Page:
It is less common today than it used to be, but there once was a time when every household had one person who was almost always left out of group pictures. It might have been one particular friend, or mom or dad, or a certain relative, but there was almost always one person absent from visual records. This was the person that usually took the pictures. Any outsider looking through the photo album could be forgiven for thinking that person was not an important member of the household. Continue reading “A New Mysticism for a New Year – A January Sermon”

Is the Prince of Peace Bad for the King of the Jungle?

There’s something still stuck in my head from Advent. I’ve thought about it before, but for some reason the question is sticking with me longer this year (probably because I’m also reading an old book by Holmes Rolston III). The thought is this: What do we do with Isaiah’s peaceful vision? Is the arrival of the Prince of Peace bad news for environmental ethics? It seems an odd question at first. Within the current political alignment, concerns for peace are often allied with concerns for the environment. And in the annual run-up to Christmas churches typically work their way through some of the prophetic passages in Isaiah, the ones that New Testament writers then link to Jesus of Nazareth. Preachers like myself then tie the radical enemy-love of Jesus with Isaiah’s picture of predator and prey living peacefully together. Lion and calf, wolf and lamb, leopard and kid, bear and cow, baby and asp—they are all put together in the nursery of Isaiah 11. And we think this depicts a great future. Continue reading “Is the Prince of Peace Bad for the King of the Jungle?”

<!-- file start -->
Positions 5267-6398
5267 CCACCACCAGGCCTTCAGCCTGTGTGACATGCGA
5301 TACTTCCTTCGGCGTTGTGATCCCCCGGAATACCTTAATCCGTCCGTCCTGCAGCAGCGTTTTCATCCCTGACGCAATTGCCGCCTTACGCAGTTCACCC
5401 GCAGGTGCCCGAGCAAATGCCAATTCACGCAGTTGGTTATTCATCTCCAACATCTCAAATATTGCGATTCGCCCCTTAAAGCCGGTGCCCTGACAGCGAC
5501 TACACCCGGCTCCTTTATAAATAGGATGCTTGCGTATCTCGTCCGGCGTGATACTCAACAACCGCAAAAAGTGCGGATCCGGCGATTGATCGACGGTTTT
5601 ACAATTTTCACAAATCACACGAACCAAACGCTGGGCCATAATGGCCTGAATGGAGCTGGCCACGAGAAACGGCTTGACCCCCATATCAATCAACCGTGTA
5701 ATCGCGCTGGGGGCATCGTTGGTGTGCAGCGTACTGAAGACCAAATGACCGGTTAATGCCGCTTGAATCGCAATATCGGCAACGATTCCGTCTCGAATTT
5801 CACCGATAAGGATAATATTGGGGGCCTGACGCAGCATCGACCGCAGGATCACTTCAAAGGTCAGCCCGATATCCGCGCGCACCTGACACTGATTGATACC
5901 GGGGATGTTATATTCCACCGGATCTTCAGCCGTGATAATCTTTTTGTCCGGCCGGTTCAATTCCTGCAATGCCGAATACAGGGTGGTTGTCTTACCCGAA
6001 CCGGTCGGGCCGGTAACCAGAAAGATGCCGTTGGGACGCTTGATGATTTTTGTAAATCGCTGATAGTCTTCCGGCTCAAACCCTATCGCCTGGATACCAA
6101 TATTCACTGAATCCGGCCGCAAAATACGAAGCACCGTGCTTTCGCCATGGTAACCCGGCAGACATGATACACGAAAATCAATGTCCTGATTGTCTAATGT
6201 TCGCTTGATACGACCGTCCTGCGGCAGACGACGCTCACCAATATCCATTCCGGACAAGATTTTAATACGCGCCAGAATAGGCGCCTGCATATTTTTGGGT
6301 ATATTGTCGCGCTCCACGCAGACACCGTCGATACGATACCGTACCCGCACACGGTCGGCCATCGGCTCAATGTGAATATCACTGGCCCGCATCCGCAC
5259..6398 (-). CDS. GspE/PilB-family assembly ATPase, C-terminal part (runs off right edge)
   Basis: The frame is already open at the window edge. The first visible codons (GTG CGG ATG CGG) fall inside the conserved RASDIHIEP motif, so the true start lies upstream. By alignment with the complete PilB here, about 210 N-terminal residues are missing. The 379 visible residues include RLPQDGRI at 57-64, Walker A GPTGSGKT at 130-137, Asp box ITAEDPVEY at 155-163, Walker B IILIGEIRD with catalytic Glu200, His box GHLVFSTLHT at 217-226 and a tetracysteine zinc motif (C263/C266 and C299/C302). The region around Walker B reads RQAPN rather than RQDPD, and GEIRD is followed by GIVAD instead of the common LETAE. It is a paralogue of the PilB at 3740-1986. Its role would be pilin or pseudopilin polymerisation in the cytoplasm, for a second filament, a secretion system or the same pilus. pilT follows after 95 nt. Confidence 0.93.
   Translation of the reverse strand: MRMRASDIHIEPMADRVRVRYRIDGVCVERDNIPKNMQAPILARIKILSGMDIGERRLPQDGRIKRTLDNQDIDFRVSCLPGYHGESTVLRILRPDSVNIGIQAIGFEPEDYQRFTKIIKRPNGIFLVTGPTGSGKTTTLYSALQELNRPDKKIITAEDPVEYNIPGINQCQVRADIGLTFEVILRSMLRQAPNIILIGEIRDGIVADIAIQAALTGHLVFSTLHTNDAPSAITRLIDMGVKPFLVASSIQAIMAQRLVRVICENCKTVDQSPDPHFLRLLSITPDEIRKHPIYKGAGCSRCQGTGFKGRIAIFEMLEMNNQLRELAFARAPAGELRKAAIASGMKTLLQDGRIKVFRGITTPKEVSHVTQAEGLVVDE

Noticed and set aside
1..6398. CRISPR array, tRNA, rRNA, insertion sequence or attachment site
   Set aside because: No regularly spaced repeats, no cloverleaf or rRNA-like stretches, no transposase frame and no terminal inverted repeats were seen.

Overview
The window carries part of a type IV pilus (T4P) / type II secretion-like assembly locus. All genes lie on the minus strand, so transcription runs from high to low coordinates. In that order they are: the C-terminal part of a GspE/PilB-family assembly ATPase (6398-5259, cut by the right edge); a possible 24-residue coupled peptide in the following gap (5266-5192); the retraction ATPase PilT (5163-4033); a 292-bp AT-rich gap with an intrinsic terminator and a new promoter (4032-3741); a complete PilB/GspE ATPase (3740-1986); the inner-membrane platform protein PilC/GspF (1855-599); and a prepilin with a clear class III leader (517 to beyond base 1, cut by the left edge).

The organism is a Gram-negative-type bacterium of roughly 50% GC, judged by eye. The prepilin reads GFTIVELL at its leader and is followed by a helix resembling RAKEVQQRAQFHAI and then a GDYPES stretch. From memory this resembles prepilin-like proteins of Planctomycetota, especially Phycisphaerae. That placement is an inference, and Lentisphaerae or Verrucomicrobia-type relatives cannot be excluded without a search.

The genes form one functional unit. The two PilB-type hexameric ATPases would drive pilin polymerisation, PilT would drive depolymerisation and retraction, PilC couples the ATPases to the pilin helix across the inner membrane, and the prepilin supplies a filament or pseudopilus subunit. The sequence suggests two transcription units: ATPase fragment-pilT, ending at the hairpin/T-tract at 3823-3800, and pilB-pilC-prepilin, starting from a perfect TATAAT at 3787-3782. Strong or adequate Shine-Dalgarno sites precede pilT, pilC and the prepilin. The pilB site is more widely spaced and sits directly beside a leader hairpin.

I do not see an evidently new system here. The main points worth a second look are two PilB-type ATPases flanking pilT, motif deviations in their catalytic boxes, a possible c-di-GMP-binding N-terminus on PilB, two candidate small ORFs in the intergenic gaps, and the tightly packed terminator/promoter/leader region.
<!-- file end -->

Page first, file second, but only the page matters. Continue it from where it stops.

Learning about Advent from Bilbo Baggins

A few weeks back, just before the start of Advent, churches around the globe were reading the first chapter of Luke’s Gospel. The story they were tracking was not yet the birth of Jesus, but the birth of another child—this one named John. The story of John’s birth is interesting. The boy’s mother, Elizabeth, had given birth; her neighbors and relatives were just as excited as she was. They assumed that she would name the boy Zechariah after his father. She refused and insisted that the baby would be named John. In her day a mom didn’t just give a child a nice sounding name that she found on the internt. Kids usually received family names or names with some unique meaning, so the name John came as a surprise. Continue reading “Learning about Advent from Bilbo Baggins”

On the Verge of a Reckoning – Apocalyptic and our Changing Climate (Extracts from a Sermon)

Luke 21 tells the story of an ancient field trip. The Rabbi Jesus has taken his students to Jerusalem. Many of the group were from towns up north and rarely visited the city. They were used to small towns and small synagogues, and so the size and sophistication of Jerusalem—especially its temple—made a great impression on them. Continue reading “On the Verge of a Reckoning – Apocalyptic and our Changing Climate (Extracts from a Sermon)”

“Whether the Time is Favorable or Unfavorable,” A Sermon for the Sunday before the Election

“Be persistent whether the time is favorable or unfavorable.”

This morning I want us to reflect on this phrase in the context of our upcoming election. I want us to consider how this phrase, vague though it is when standing alone, might help us trace the basic shape of a Christian political vision. By ‘political’ I simply mean what is traditionally meant by that word: a vision of human flourishing and a practical way of getting there. Things that tread that territory, including the Christian life of faith, are inherently political. Continue reading ““Whether the Time is Favorable or Unfavorable,” A Sermon for the Sunday before the Election”